Melissa Kite

The rise of the Brexitainers

If I know four Remainers who have restyled themselves as Brexiteers, then how many more are there?

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The Union Jack is flying on the front of my house. After a long discussion with the local council, planning officials confirmed that anyone can fly the national emblem on their home, so long as they don’t use a flagpole, which requires planning permission.

I was advised by an official to drape the flag from an upstairs window, so that is what the builder boyfriend has done. It looks beautiful. I do hope lots of us will out ourselves as patriots in this way — a 5ft by 3ft flag is only £4.99 on eBay, free P&P.

The next four weeks is a battle for the idea of the nation state. If that idea is extinguished, we will have no voice, no choice but to become shivering denizens of the totalitarian EU regime. So fly the flag while you can.

Interesting fact: four people have rather weirdly told me they voted Brexit when I’m 99.99 per cent certain they previously told me they voted Remain.

Four is not a lot, but it’s still four more than I was expecting. If I know four Remainers who are restyling themselves as Brexiteers, then how many more are there? And what does it mean for those who would like to hold a second referendum, blithely assuming it won’t be an even bigger Leave vote?

I don’t think these Brexitainers are trying to be nice by pretending to agree with me. No one of a Remain persuasion in the south-east of England has ever been nice to me for voting Brexit.

I think they are genuinely trying to pretend their Remain vote never happened. They have not so much swapped sides as tried to erase what they did in the referendum. They’ve gone off the idea of a borderless Europe from here to the Middle East, not for any substantive reason to do with what that entails, but because they are so embarrassed by the crushing of a democratic vote by the privileged few.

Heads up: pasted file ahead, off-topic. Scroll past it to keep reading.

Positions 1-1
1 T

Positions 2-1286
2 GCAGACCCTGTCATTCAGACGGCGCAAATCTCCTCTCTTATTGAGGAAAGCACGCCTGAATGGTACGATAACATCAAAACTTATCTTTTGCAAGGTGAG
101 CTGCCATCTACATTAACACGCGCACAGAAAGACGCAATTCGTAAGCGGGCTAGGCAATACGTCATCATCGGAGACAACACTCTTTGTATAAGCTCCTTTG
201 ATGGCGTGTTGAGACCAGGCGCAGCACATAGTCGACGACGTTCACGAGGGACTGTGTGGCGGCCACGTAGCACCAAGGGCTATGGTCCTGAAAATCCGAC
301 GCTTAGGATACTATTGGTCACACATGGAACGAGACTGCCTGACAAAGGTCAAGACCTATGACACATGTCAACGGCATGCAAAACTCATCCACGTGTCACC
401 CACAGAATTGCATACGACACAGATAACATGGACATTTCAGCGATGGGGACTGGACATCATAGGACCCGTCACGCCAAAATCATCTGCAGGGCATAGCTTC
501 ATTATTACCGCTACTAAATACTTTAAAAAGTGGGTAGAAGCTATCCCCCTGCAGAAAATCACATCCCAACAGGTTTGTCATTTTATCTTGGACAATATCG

The builder boyfriend, as it happens, knows all about the lovely millionairess who took 17.4 million voters to court because she lives near his builders’ yard. He worked on a house near her mansion. He has been trying to tell me what he thinks of her but I keep telling him there is nothing he tells me that I can print.

I do think he should one day publish What the Builder Boyfriend Saw because the stories he comes back with after working on the homes of the illiberal elite are absolutely priceless. The difficult clients are Labour voters, with the exception of the odd Green or Lib Dem. The more left-wing and egalitarian they are, the fewer cups of tea they make him and the more they argue over the bill. This isn’t always their fault. Often it’s just because they don’t know their Article 50 from their elbow. He had one recently who didn’t know what instant coffee was.

But in the space of a few weeks we seem to have gone from a situation whereby ‘ignorant’ Brexit voters like us, afraid to speak out in polite company, are finding that our hoity-toity Remain friends want us to believe they were closet Brexiteers all along. I’m not arguing with them. Perhaps they were. I don’t care which way round we do this.

I’ve also noticed there are more and more comments online from Remainers calling for us to leave, no deal.

I am on various forums enjoying myself. The BB and I sit in bed at night on our iPhones. ‘What’s on your machine?’ I ask, cosying up. One spaniel is tucked inside the duvet between us, the other sprawled across the bottom of the bed, taking up most of the foot room.

While I type chunky pars of long-winded rhetoric, the builder b does his thing, when he can get it through the moderators. We compete at a friendly level to acquire the most likes. Sometimes, while commenting on an intervention by the Luxembourg Prime Minister, Sir John Major or the prime minister formerly known as Dave, I might win with a pompous diatribe. Sometimes he wins with a three-word one-liner beginning ‘What a’ and ending with the English language’s most revered expletive.

He sits chuckling to himself as he laboriously types with his big forefinger. ‘What are you commenting on now?’ I ask, as he prods his phone. ‘How do you spell Xavier?’ he says. Then: ‘Why can’t I get this up?’ I take a look. ‘Because you haven’t put enough spaces between the letters in the swear words. Here, let me do it for you.’

We’ve discovered a whole new way of bonding. Say what you like about this Brexit debacle, it is bringing people together.